In earlier Picket Line entries, I’ve attempted to translate sections from the latest edition of the Spanish Handbook of Economic Disobedience (see , , , , , , , and ).
Today I’ll continue:
The community economy
It can be defined as the pooling of resources for the collective enjoyment of the people who interact, without accounting for the flow of trade. It functions under spontaneous reciprocity, relationships of affinity, mutual aid, and high levels of trust; without expecting compensation in return for what has been shared.
Some ecovillages and repopulated cores spent years functioning with a community economy such that all members of the community held their income and expenses in common with the aim of covering their basic needs. This is the case, for example, of Lakabe, in the valley of Artzibar, Euskalherria.
In many places they include free clothing stores and all sorts of second-hand goods, which are left behind and taken without any sort of auditing. The freestores, like libraries but for any sort of thing, are collective warehouses where everyone leaves what they only use occasionally in order that other people can also use it.
Community gardens, resistance boxes [places where people can deposit extra money, or get money when they’re in need, named from their use during labor strikes], public free meals, are among the other ongoing or periodic examples that show us how a market-free economy is not a utopia but increasingly a part of our reality.
Non-monetary acts of the exchange of goods, services, and know-how. A direct verbal agreement between the offerer and bidder that satisfies the claims of both parties in relation to the fairness of the exchange.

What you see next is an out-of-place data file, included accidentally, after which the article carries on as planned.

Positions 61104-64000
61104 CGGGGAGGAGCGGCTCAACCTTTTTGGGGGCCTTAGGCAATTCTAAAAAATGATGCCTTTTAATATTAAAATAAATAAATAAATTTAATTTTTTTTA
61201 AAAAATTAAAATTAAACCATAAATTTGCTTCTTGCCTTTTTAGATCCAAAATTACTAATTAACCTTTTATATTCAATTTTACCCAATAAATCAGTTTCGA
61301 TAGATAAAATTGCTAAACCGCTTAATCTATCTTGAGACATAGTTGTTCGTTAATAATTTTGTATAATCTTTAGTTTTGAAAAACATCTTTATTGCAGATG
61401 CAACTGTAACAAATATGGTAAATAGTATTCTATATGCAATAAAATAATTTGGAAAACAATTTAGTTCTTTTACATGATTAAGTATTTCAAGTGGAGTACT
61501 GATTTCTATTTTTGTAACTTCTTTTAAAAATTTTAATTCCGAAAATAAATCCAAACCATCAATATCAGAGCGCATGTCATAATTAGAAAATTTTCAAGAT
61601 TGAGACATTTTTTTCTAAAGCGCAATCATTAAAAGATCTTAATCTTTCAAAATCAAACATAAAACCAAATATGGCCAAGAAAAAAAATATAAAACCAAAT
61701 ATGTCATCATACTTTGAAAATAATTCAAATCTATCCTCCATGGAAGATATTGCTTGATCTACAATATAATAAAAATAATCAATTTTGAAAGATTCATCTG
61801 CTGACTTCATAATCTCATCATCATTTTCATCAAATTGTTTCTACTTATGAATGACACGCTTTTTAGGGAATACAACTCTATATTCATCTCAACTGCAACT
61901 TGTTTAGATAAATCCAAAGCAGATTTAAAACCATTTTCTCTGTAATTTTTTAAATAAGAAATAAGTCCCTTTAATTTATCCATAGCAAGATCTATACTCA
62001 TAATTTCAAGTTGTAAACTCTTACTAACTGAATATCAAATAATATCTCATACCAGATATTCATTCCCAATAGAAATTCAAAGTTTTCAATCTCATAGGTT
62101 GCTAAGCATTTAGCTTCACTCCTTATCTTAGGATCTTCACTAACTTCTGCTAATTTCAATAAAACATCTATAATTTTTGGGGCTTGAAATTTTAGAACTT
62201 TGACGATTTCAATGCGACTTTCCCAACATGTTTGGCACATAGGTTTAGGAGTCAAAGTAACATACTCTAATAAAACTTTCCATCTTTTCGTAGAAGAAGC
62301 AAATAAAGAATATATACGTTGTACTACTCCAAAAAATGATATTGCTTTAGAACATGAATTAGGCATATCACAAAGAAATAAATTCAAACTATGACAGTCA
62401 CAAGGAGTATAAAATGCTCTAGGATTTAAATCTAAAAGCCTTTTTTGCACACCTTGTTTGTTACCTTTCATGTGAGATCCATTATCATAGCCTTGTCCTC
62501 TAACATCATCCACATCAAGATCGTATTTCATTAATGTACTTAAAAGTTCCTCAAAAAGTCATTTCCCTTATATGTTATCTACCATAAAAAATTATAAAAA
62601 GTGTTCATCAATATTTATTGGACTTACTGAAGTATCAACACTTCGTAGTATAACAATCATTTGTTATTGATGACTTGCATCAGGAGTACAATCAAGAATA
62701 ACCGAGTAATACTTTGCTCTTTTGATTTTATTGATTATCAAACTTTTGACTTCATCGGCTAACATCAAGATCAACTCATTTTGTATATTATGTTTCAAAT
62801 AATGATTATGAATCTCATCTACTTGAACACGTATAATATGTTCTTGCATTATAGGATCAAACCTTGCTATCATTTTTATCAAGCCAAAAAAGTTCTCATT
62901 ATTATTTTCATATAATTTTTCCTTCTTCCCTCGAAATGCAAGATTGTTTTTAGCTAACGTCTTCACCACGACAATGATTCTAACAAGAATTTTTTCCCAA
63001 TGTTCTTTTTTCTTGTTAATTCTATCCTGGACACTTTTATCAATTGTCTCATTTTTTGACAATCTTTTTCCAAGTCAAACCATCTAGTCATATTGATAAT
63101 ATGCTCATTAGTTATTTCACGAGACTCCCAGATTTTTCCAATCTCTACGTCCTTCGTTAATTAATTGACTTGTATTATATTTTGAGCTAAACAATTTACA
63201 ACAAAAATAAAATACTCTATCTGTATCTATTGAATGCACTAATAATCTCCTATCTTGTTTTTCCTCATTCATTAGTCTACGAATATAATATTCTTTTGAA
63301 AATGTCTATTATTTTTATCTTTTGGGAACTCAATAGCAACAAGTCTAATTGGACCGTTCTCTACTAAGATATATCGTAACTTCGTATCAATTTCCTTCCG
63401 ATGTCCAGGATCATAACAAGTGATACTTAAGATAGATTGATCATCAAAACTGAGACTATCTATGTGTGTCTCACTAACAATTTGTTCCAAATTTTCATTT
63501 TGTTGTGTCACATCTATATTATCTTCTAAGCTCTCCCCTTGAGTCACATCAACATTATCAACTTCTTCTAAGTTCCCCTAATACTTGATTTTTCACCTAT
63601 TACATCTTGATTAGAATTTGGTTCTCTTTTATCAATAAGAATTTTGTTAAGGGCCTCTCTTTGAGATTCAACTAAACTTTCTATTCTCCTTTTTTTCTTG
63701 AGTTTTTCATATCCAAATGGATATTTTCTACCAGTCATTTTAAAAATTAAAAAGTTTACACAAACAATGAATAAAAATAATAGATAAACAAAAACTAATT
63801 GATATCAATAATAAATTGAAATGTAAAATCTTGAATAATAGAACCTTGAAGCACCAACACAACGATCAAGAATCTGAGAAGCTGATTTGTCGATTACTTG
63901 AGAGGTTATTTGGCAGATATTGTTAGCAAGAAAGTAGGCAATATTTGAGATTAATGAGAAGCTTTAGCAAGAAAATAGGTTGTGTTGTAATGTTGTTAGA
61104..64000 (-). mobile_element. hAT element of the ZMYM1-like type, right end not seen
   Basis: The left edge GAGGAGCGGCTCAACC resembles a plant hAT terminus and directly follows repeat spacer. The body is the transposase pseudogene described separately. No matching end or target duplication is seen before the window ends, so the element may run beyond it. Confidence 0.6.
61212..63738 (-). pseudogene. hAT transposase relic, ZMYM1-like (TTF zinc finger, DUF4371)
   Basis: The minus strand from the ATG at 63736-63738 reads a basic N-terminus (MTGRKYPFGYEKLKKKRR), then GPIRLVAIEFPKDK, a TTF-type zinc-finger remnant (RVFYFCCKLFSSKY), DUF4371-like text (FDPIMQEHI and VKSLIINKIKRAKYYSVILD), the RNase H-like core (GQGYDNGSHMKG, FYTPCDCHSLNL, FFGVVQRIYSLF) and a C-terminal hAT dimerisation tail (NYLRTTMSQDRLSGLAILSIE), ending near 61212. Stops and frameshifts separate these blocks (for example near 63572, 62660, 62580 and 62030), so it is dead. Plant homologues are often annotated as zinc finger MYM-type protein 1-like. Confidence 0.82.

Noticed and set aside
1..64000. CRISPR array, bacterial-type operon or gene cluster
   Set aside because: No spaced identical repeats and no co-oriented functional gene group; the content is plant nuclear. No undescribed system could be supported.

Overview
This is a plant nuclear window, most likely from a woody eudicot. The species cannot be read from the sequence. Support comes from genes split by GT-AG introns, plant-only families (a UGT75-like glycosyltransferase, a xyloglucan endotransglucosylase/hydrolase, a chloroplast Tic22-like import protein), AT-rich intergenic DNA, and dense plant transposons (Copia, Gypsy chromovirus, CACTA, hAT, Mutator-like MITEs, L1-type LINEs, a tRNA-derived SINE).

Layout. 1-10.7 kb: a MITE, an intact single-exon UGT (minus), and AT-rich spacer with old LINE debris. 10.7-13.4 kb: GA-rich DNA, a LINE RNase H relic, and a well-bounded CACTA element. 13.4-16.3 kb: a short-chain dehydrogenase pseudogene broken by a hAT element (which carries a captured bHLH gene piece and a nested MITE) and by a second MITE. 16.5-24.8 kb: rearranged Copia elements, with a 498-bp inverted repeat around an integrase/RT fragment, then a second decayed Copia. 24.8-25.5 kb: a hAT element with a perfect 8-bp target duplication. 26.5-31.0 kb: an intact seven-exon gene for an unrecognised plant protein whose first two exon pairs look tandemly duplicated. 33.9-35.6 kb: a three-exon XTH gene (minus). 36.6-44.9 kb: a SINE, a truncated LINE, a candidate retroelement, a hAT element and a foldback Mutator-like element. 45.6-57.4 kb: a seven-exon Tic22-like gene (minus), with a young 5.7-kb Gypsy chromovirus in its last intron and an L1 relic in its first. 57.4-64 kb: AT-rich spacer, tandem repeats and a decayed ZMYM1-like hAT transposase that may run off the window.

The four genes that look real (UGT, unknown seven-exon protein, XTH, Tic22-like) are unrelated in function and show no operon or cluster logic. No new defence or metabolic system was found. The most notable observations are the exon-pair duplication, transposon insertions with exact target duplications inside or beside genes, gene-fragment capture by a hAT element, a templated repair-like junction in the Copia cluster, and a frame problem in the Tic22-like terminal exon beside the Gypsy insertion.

Multi-reciprocal barter: Alternative currencies
Alternative or local currencies are a tool that goes beyond direct exchange, facilitating multi-reciprocal exchanges and establishing value for goods, services, and know-how that are exchanged. They are also part of the key to relocalizing the economy, promoting human relationships and economies of proximity at the local and bioregional level. It generates a social market open only to activities that incorporate ethical, ecological, and social criteria that permit all people to interact fairly and without middlemen.
Alternative currencies are an opportunity to reduce the hegemony of capitalism. They could gradually replace the euro while guaranteeing abundance, as each individual participates in the creation of resources to meet collective needs, putting their skills and know-how at the service of the community.
An exchange network can be put into motion by a small, critical mass (30–40 people near or far would be sufficient) who associate at the local level to boost economic relations based on trust and proximity, over a range of bioregional action.
As a tool of the transition that inevitably coexists with the capitalist economy, we must promote a mixed system in which the LETS system and the exchange of money complement each other. The LETS (Local Exchange Trading System) system establishes the guidelines for promoting networks of local exchange in which there is no interest on the exchanges. Currency is generated when an exchange takes place (the bidder has a positive balance equal to the agreed value of the exchange, and the claimer is dinged with an equivalent negative balance), permitting a deficit according to the rules of the network.